Originally Posted by larryace
Wow I'm officially flabbergasted.
Expounding ignorance of something as a good thing is just backwards in my book. John Coltrane doesn't fit in this discussion, there's no lyrics there.
This discussion obviously centers around music w/ lyrics, free jazz doesn't figure into it.
Lyrics can ONLY detract from a song? Surely this is a joke. I can't believe you mean that. (Dance music exempted) If you can sing along perfectly to a song without understanding it's meaning, why are you proud of that? That makes me think unflattering things about you. Lyrics are just a string of syllables? Smokey Robinson would take exception there, and so do I. Do you feel the same about The Bard? Dylan didn't get famous on his lyrics alone? What was it then? His looks? His voice? His playing?
A big part of feeling music is realizing and understanding what's being said so you can reflect that in your drumming. The drummer/vocalist connection is something that is very intimate. if you don't care what's being said, you can't possibly be playing the song as thoughtfully as you could be. As a vocalist, wouldn't you want your drummer to understand what you are trying to express? Think of it from THAT perspective. Totally discounting the drummer/vocalist connection...what a monumental oversight. I'm sorry but this is the kind of attitude that gives drummers a bad name.
Please don't take this personal, think of it like we're on a debate team. We definitely have opposite views, which is OK. I respect your opinions as yours, but definitely can't agree with them.
The reasons I brought Coltrane into the conversation center around the fact that learning drums, saxophone, how to sing, or how to write songs is just a means to an end. Great artists, whatever their discipline of art, are great for the soul reason that they connect in an emotional/personal way to their audience. However that happens is up to them.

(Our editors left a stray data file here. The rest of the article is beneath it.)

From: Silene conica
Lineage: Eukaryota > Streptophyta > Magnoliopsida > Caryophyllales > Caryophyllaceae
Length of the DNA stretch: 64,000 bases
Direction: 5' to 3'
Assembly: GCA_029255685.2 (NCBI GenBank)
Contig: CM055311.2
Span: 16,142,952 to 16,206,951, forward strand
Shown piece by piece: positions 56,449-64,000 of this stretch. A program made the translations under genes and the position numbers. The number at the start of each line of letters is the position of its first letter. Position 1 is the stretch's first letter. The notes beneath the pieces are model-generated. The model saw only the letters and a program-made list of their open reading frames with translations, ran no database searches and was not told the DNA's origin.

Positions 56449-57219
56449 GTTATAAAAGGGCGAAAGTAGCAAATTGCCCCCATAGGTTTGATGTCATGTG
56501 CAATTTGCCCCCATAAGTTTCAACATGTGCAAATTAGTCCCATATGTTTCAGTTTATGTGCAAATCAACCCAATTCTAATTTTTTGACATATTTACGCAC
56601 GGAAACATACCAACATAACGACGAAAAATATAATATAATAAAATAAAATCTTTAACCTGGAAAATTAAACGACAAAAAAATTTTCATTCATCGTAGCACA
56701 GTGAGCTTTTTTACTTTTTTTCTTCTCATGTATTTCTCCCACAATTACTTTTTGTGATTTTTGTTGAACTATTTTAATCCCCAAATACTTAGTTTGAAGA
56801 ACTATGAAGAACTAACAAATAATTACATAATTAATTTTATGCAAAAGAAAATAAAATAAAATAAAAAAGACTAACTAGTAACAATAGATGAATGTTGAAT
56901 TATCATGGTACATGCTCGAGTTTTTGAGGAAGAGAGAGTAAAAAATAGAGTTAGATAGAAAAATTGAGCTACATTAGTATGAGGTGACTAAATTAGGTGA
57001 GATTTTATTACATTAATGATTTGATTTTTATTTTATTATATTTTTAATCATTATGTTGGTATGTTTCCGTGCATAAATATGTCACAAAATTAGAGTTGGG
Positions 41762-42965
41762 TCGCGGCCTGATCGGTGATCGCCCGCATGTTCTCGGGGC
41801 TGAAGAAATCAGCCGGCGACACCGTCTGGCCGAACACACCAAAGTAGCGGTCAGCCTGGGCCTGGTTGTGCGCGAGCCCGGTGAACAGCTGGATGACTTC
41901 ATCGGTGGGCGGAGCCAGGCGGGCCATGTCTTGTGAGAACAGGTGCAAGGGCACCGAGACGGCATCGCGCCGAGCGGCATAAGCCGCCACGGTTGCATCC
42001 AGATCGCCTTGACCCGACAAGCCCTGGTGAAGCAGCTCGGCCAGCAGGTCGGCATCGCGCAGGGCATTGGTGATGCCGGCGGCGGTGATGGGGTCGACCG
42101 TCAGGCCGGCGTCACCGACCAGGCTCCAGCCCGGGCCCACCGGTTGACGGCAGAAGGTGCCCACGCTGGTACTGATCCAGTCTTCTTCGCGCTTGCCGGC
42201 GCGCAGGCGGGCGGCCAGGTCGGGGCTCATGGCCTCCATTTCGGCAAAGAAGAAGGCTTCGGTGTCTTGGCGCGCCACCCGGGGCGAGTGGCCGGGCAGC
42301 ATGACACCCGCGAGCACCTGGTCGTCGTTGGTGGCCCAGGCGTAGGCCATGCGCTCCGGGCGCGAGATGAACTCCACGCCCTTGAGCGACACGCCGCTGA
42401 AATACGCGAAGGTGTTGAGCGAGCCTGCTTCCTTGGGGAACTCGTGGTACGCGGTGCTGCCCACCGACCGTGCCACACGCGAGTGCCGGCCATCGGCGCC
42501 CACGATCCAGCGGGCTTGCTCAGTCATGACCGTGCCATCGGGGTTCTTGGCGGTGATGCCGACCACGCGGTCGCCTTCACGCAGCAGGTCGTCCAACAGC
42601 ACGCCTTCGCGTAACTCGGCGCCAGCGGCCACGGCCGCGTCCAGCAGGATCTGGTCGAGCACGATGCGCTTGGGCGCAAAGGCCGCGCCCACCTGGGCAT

I view vocals as just another instrument in the band. What they sing is simply a collection of notes and sounds, just like every other instrument. If they believe in what they are singing enough to make an emotional connection with me by how that belief comes through in their performance, I'm hooked. It doesn't matter to me what they are singing about. Thats why you hear the expression, ...sings so well they could sing the phone book
Its the same reason why we like the relatively simple in the pocket amazing grooves of Steve Gadd and Steve Jordan. Its not what they are playing, but how they are playing it, how it fits with everything else. We could probably teach a monkey to play the same notes as Gadd. But I bet anybody would prefer the Gadd version over any alternative, because Gadd is engaged in the groove and pushing some raw emotion and attitude out in his playing. I'd listen to Gadd play warm up exercises. It doesn't matter cause it feels so good.
Same with vocalists, I'd rather listen to Ray Charles sing baby words, then listen to somebody sing a poem about love lost that someone else wrote, because there is an emotional element to everything Ray Charles does.
I understand that singing your own lyrics almost guarantees an passionate performance, because their an personal element to the lyrics and therefore a personal element to the singing. However, the best vocalists can make other people's lyrics, and more to the point, ANY lyrics, whatever the subject, feel good and engage the audience with an emotional element through their note choice and the way they sing.
And yes, just friendly debate.